There’s something gripping about thousands of pounds of metal hurdling down highways and crowded streets—pushing the edge of disaster—that captures our cinematic imagination. Perhaps it’s life rushing so close to death that keeps us pinned to our seats, even though we’ve seen literally thousands of car chases on the big and little screen.
Although the Tom Cruise film Jack Reacher is still in post-production, Paramount recently previewed three scenes at CinemaCon in Las Vegas, the annual theater-owners convention, and the early word is that it has the feel of a gritty crime film from the 70’s. Even better, the guys at Slashfilms and Collider say Tom tears up the screen with a car chase that could be an homage to that decades live-action, high-speed bust ups.
While the chase pushed all the right audience buttons and effectively lubed the chassis of anticipation, it wasn’t the only thing sparking interest: You can’t have a car chase without a car. In this case, the automobile of choice is a 1970 Chevrolet Chevelle SS, one of the premiere muscle cars of its day.
In this original commercial for the 1970 Chevelle, you get a sense of the car’s appeal.
Not much is known of the car’s role in the movie at this point—other than that it will reach high speed in a dangerous situation—but the Chevelle isn’t new to the silver screen. Chevy made the car from 1964 to 1977, but after 1972 the model underwent an extensive redesign and lost much of its collectable status. What you see on screen is the apotheosis of its look according to many fans.
In recent years the 1970 Chevelle SS has appeared in a number of car-oriented films like Faster with Dwayne Johnson and Fast & Furious 4 with Vin Diesel. Even when pitted against contemporary muscle cars, the Chevelle SS still exudes power and strength, and manages to inspire awe.
Dwayne Johnson gives his Chevelle a workout in this short, intense chase.
A Brief History of the Car Chase
Car chase scenes are so popular that it is hard to believe they are relatively new in the admittedly short history of cinema. Most film historians generally agree that the first modern car chase took place in the Steve McQueen film Bullitt in 1968. At 10-minutes, it’s an epic even by today’s standards, but it still holds up as edge-your-seat entertainment more than 40 years later. The car in that film was a 1968 V8 390 Ford Mustang fastback.
Steve McQueen runs his Mustang through a gauntlet of cars and pedestrians in this seminal car chase.
Bullitt was followed by the famous car scene in The French Connection, much of which was shot without permission on the crowded streets of New York City. The Seven-Ups soon followed, adding another chase of epic proportions to the growing silver screen-list. From that point on, cars barreling down streets at high speeds became a hallowed ritual in Hollywood Blockbusters, and continues to galvanize viewers.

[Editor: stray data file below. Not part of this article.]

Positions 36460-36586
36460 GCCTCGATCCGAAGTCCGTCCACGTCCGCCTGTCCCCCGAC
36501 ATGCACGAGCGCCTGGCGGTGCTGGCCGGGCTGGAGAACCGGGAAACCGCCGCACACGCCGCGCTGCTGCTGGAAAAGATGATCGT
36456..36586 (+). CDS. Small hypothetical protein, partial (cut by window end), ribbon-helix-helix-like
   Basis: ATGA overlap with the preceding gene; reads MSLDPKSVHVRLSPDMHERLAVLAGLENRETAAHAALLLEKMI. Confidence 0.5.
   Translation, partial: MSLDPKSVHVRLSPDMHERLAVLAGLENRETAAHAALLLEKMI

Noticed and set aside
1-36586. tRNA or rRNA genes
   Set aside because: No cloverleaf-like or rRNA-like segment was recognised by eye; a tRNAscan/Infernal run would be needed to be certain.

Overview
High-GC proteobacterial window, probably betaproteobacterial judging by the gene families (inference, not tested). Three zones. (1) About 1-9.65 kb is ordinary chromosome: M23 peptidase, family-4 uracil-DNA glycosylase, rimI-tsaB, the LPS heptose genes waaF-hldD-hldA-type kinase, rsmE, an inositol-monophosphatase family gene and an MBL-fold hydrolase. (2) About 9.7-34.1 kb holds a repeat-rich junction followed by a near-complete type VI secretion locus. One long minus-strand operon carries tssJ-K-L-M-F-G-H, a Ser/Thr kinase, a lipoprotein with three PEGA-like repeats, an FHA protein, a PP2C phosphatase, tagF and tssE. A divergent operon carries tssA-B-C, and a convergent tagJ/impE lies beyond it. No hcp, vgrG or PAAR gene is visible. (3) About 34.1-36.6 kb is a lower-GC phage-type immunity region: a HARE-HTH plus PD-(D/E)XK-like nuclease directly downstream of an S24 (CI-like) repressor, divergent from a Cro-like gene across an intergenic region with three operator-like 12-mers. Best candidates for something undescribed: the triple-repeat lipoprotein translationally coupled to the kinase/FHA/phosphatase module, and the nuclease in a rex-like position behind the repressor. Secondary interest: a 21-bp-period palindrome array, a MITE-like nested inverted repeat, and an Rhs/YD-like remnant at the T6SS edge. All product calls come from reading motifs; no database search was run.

Green Screen Mayhem
Today, many films rely on computer-generated imagery to ratchet up intensity levels in action-packed sequences—and in the process push scenes beyond even a contemporary audience’s well-learned suspension of disbelief—but there is a core viewership of dyed-in-the-wool realists who appreciates the less spectacular but far more authentic work done by actors and stunt drivers in real time.
During his acting heyday, Steve McQueen was known to perform many of his own driving stunts (he raced motorcycles for money early in his career), and much of the excitement generated by his Bullitt scene came from the fact that he was the guy behind the wheel for parts of it. Even when a stunt driver was used, he was a real guy bombing down narrow roads at high speeds.
Keeping It Real
Following in that same tradition, Tom has been known to assume the mantel of stunt man for many of his movies, especially where cars and motorcycles are concerned. And it appears he’s taken the same approach in Jack Reacher by stepping behind the wheel to push the Chevy Chevelle through its paces. Although we can’t bring that scene to you just yet, we’ve dug into the vault of gritty 70′s cinema for something equally exciting.
In our homage to DIY classic muscle car chases, we’ve put together a brief but heart-stopping collection of vintage scenes that could be some of the most exciting footage of its kind. Remember, these were done before CGI and are all the more exciting for their intense, dramatic realism. Buckle up and enjoy responsibly!
The Seven Ups
Once you start watching, you won’t be surprised to learn that the producer of Bullitt and The French Connection was also involved here.
Kowalski has 15 hours to get his 1970 Charger from Colorado to San Francisco. This is the movie trailer, but it tips its hat early: It’s all about the car.
Gone in 60 seconds
The 1973 Ford Mustang races, crashes and careens through fives cities in this punishing chase.
Did we leave out your favorite car chase? If so, let us know what it is in the comments section below, or connect with the TOMCRUISE.COM team on Twitter, Facebook, WhoSay, Orkut, Gree, Sina Weibo, Google+ and Tencent Weibo. Plus, get all the latest news and insider information when you sign up for the TomCruise.com official newsletter today!